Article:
A special kind of genetic test that helps determine the best antidepressant for patients with moderate-to-severe depression could generate substantive health system savings and greatly improve patient outcomes, according to new research from the University of British Columbia.
The study, published today in CMAJ, shows that in B.C. alone, implementing pharmacogenomic testing could save the provincial public health system an estimated $956 million over 20 years.
“Pharmacogenomic testing aims to match patients with medications that are more likely to be effective and cause less side effects, based on their genetic profile,” said co-senior author Dr. Stirling Bryan (he/him), professor at UBC’s school of population and public health, and senior scientist at Vancouver Coastal Health Research Institute (VCHRI). “Our findings show that the benefit to patients in B.C. could be enormous, including increased remission rates and better quality of life, while generating significant cost savings by keeping people out of hospitals and more intensive treatment pathways.”
One in 10 Canadians will experience major depression at some point in their lives, making it one of the largest public health burdens. While more than 35 antidepressant medications are available in Canada, over half of patients don’t respond to the antidepressant they are initially prescribed and roughly 27 per cent report adverse effects.
Previous studies have shown that up to 42 per cent of the variation in how patients respond to these medications is due to genetic factors. Pharmacogenomic testing uses genetic information, typically obtained using a cheek swab, blood test or saliva sample, to help guide medication selection and dosing.
“Genes play an important role in how our bodies metabolize different antidepressants, which ultimately influences their efficacy,” said co-senior author Dr. Jehannine Austin, professor of medical genetics and psychiatry at UBC. “The genetic insights provided by pharmacogenomic testing can help physicians make more informed treatment decisions and reduce the lengthy trial-and-error process that many patients experience in finding an effective medication.”
For the study, the researchers worked with patient partners, clinicians and health system and government partners to develop a simulation model that mimics the experience of patients with major depression, from diagnosis through to treatment, recurrence and recovery. By incorporating B.C. health administrative data, clinical trial data and defined treatment strategies, the model compared the projected journey of 194,149 adults with and without pharmacogenomic testing over a 20-year period.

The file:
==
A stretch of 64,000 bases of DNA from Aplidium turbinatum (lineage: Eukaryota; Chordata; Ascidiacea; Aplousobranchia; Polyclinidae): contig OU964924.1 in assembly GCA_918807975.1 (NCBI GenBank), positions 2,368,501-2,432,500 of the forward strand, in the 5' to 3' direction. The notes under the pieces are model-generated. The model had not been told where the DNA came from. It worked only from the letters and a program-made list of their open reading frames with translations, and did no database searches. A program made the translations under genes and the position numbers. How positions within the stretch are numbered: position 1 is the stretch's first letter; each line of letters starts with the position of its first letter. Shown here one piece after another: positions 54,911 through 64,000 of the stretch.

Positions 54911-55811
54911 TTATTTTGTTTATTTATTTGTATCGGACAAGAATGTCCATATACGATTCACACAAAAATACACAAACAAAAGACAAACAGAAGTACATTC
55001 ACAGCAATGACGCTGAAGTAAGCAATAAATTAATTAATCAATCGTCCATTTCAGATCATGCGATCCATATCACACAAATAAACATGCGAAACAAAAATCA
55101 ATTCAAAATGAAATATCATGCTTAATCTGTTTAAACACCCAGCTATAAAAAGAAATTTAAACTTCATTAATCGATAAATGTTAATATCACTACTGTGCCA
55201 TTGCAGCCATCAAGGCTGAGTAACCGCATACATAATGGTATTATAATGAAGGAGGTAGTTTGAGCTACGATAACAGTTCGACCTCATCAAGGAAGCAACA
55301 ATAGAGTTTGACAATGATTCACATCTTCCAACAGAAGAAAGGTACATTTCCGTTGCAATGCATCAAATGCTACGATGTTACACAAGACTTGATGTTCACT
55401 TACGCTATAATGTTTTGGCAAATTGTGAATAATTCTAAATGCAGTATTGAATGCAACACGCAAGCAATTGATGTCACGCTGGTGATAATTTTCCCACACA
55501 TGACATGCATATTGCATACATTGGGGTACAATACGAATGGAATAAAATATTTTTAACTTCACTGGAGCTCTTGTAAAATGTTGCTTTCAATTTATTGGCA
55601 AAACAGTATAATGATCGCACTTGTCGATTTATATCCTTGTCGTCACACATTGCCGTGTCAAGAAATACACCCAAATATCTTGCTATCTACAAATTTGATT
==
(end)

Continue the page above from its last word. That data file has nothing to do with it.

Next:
The model showed that pharmacogenomic testing would result in 37 per cent fewer patients experiencing treatment-resistant depression, a situation in which the patients’ depression does not improve despite trying several kinds of treatment. Pharmacogenomic testing would also result in patients spending 15 per cent more time without depression symptoms, resulting in an anticipated 1,869 fewer deaths and 21,346 fewer hospital admissions over 20 years.
“By incorporating the perspectives of patients with lived and living experience into this model, alongside robust data sets, we are able to carefully simulate the treatment journey of people with major depression,” said first author Dr. Shahzad Ghanbarian, a mathematical modeler and health economist at the Centre for Clinical Epidemiology and Evaluation, a research group within the VCHRI and affiliated with UBC. “The simulation model is designed to be flexible and could be applied to other jurisdictions beyond B.C., where we might expect to see similar benefits, particularly within a comparable Canadian context.”
Linda Riches, who lives in Salmon Valley, B.C., has been living with major depression for over 30 years and was one of the patient partners who helped undertake the study.
“All people with major depression deserve to feel hopeful about their life. Genetic testing may give them the opportunity to know what treatment they need, not the 10 they didn’t need,” said Riches.
Pharmacogenomic tests are not currently offered through the public health systems across Canada, but patients can pay for them through private companies.
The researchers say their analysis makes a strong case for including pharmacogenomic testing as part of routine, publicly-funded health care for people with major depression in B.C., but more work is needed to determine how such testing could be put into practice.
“We’ve shown here this can be effective, and our next step is to figure out the best way to do it, with input from patients, physicians, government and health sector partners,” said Dr. Bryan. “Exploration of implementation strategies, such as which health-care professionals are best-suited to deliver pharmacogenomic testing, is the natural next step and remains unexplored in Canada.”
This study was funded by Genome BC, Genome Canada and Michael Smith Health Research BC.
Interview language(s): English